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Home » Archive » 2021

TDK conference 2021

Role of ABCB1/MDR1 gene mutations in individual differences of drug sensitivity in dogs
Wágner Réka Anett - year 5
University of Veterinary Medicine Budapest, Department of Pharmacology and Toxicology
Supervisors: Dr. György Csikó, Orsolya Palócz

Abstract:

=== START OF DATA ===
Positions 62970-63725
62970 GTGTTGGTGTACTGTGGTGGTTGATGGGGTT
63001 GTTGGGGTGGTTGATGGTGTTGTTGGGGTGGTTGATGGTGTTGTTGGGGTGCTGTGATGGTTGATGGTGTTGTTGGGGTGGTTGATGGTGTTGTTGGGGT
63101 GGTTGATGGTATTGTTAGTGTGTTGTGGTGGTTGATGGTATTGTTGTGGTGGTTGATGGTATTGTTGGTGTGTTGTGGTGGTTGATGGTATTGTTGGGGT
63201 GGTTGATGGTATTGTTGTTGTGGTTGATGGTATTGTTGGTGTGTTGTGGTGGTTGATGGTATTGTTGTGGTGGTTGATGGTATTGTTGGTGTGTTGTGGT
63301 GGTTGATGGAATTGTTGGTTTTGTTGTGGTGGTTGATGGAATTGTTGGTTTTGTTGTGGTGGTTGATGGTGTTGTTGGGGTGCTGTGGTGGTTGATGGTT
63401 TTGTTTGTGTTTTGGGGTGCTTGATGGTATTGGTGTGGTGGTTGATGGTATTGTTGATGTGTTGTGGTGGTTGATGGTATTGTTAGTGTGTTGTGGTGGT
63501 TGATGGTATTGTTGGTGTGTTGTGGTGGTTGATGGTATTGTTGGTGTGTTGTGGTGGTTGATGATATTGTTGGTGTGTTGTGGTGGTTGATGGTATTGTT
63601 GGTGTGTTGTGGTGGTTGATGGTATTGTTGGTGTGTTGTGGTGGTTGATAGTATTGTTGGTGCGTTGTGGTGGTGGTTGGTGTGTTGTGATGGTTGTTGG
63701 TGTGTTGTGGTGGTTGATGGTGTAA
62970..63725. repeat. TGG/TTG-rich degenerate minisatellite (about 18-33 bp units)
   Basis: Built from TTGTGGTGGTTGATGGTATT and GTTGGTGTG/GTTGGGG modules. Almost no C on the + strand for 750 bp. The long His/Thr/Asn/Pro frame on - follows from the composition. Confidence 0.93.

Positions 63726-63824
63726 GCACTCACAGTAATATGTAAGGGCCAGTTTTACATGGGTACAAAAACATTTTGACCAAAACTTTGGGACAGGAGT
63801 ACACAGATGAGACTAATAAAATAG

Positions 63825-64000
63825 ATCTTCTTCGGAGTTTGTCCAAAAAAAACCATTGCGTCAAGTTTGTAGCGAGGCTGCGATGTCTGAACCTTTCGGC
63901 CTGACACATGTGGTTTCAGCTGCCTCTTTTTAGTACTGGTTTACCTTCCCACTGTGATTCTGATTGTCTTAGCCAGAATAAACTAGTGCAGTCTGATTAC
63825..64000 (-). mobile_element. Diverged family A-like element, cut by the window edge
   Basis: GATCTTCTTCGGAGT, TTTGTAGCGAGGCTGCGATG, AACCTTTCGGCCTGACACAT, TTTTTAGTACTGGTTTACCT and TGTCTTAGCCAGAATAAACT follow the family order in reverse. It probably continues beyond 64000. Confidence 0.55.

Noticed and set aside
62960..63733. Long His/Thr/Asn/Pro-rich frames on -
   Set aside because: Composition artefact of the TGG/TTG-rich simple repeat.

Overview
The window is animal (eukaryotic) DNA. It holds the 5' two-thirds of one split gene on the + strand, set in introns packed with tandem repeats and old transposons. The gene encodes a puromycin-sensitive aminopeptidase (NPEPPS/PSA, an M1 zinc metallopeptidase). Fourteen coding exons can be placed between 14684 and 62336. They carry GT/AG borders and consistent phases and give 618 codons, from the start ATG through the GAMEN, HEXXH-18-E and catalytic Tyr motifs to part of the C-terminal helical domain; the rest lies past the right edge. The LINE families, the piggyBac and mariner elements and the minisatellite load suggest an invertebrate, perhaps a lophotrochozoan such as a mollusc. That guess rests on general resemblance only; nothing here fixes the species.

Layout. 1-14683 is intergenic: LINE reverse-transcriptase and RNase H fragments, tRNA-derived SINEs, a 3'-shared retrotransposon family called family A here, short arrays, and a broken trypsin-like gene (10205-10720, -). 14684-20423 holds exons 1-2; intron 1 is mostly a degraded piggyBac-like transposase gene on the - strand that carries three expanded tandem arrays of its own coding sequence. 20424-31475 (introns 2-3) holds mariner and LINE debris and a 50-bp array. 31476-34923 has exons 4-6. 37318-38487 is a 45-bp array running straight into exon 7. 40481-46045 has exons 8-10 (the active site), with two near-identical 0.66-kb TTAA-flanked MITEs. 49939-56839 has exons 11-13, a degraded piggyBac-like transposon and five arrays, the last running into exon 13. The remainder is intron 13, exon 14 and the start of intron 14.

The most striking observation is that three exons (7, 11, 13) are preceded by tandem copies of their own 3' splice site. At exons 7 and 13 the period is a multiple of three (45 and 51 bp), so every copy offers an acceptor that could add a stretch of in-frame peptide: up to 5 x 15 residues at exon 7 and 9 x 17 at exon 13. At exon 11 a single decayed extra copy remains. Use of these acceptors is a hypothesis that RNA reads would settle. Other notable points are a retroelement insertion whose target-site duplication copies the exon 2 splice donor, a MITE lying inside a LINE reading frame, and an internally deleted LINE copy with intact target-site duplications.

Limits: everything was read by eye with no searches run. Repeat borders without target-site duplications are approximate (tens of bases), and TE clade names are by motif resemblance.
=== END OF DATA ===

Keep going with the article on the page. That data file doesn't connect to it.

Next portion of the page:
Deletion of 4 base-pair in the canine ABCB1/MDR1 gene leads to increased drug sensitivity in homozygous mutant individuals of certain herding dog breeds. The mutation has been researched for a long time, numerous scientific reports discuss it. Beside the deletion many other alterations can affect the discussed gene section which are examined also in human medicine. In our study we examine a – in the field of veterinary medicine – lesser-known single nucleotide polymorphism (SNP) in the MDR1 gene, in which a thymine base will be substituted for guanine. Based on its location it is supposed that the SNP may influence the transcellular transport of certain xenobiotics. Our purpose was to examine the presence of the SNP in as many individuals of the selected breeds as possible. The examinations were performed with real-time PCR, restriction fragment length polymorphism and agarose gel electrophoresis. Out of all examined 214 samples we found in 87 cases T/T, in 99 cases T/G and in 28 cases G/G genotype. Out of the four breeds with the biggest sample size we received the following results: 60 German shepherds showed 35 T/T, 23 T/G and 2 G/G genotypes, 34 Shetland sheepdogs showed 2 T/T, 16 T/G and 16 G/G genotypes, 12 Swiss white shepherds showed 3 T/T, 5 T/G and 4 G/G genotypes, and 47 Hungarian vizslas showed 22 T/T, 24 T/G and 1 G/G genotypes. Our results demonstrate that 59% of the tested dogs carried at least one copy of the surveyed G allele. Considering the frequent incidence of the allele and the possibly important role of the SNP in clinical efficiency of some drugs, we urge further clinical studies on the effect of the gene polymorphism, especially on drugs which affect the central nervous system.



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